Golang has been developed with a lot of thinking about how developers like to develop. Hence, there are a lot of concepts and background reason for every decision made by them. We just need to go through the documentation to understand them.

I will be listing some of the sections that are worth the read :
– The go memory model: https://golang.org/ref/mem
The section on Synchronization talks about memory initialization, memoty handling in goroutines, channel communication and locks.

– Memory allocation with new & make:

– Concurrency:
Discussion about sharing via communcation, goroutines, channels, Parallelization

– Variable Declarations:
Outside a function, every statement begins with a keyword (var, func, and so on) and so the (Short Variable Declaration) := construct is not available. (https://tour.golang.org/basics/10)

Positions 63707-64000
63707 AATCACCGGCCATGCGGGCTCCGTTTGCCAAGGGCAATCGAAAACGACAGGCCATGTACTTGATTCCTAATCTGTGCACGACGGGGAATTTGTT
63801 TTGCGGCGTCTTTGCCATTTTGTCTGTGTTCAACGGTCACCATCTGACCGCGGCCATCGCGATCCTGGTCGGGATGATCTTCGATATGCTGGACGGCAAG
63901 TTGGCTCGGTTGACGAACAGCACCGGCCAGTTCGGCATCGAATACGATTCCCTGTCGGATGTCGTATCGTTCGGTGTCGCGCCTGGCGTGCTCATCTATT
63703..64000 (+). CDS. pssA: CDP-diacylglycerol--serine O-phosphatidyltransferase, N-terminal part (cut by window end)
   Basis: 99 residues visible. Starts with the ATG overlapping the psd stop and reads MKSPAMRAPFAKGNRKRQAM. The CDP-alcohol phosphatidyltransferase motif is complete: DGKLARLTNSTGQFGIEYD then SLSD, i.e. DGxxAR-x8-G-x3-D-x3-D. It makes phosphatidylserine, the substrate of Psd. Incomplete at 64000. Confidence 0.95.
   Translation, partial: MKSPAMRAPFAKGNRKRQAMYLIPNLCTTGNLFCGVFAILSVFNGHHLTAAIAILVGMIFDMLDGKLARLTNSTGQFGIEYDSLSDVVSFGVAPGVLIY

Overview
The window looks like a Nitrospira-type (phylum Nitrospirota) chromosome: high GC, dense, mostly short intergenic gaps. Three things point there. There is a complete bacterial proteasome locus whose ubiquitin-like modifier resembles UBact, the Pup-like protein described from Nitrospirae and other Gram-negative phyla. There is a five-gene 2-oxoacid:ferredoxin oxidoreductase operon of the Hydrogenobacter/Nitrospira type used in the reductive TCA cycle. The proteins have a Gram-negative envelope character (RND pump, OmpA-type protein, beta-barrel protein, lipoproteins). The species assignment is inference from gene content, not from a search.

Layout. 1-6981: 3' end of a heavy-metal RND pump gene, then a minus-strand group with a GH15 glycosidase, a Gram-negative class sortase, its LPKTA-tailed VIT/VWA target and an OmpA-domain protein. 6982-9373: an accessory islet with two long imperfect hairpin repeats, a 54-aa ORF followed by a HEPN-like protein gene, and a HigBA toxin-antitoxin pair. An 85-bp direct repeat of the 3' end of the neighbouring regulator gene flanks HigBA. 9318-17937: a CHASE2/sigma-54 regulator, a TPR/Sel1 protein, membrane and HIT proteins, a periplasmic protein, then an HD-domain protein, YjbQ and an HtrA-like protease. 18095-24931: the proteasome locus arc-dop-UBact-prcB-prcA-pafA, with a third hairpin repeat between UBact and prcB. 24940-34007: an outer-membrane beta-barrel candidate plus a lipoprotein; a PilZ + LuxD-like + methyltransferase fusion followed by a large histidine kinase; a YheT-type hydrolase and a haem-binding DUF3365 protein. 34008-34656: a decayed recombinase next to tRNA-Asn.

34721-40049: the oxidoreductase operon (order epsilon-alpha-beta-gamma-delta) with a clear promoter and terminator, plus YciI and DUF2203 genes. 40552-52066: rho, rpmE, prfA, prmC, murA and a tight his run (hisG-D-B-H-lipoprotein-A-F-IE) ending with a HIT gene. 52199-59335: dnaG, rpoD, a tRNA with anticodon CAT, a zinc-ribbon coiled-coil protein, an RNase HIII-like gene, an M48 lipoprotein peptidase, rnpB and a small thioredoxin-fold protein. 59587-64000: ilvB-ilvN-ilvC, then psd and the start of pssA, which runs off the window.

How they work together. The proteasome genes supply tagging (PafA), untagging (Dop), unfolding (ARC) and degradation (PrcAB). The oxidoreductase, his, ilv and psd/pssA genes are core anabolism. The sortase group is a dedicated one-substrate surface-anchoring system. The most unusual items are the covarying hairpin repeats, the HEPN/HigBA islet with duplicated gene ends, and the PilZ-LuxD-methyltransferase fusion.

– Types: All defines types and their alias defined. (https://tour.golang.org/basics/11)
bool string
int = int8(also byte) int16 int32(also rune) int64
uint = uint8 uint16 uint32 uint64 uintptr
float32 float64
complex64 complex128
The int, uint, and uintptr types are usually 32 bits wide on 32-bit systems and 64 bits wide on 64-bit systems.
Zero values are the default values set for the types: 0, false, “”, nil

– Constants :
Constants are declared with const keyword and cannot be declared using the := syntax. Numeric constants are high-precision values.

– Type Conversion:
Unlike in C, in Go assignment between items of different type requires an explicit conversion. There is no auto conversion. (https://tour.golang.org/basics/13)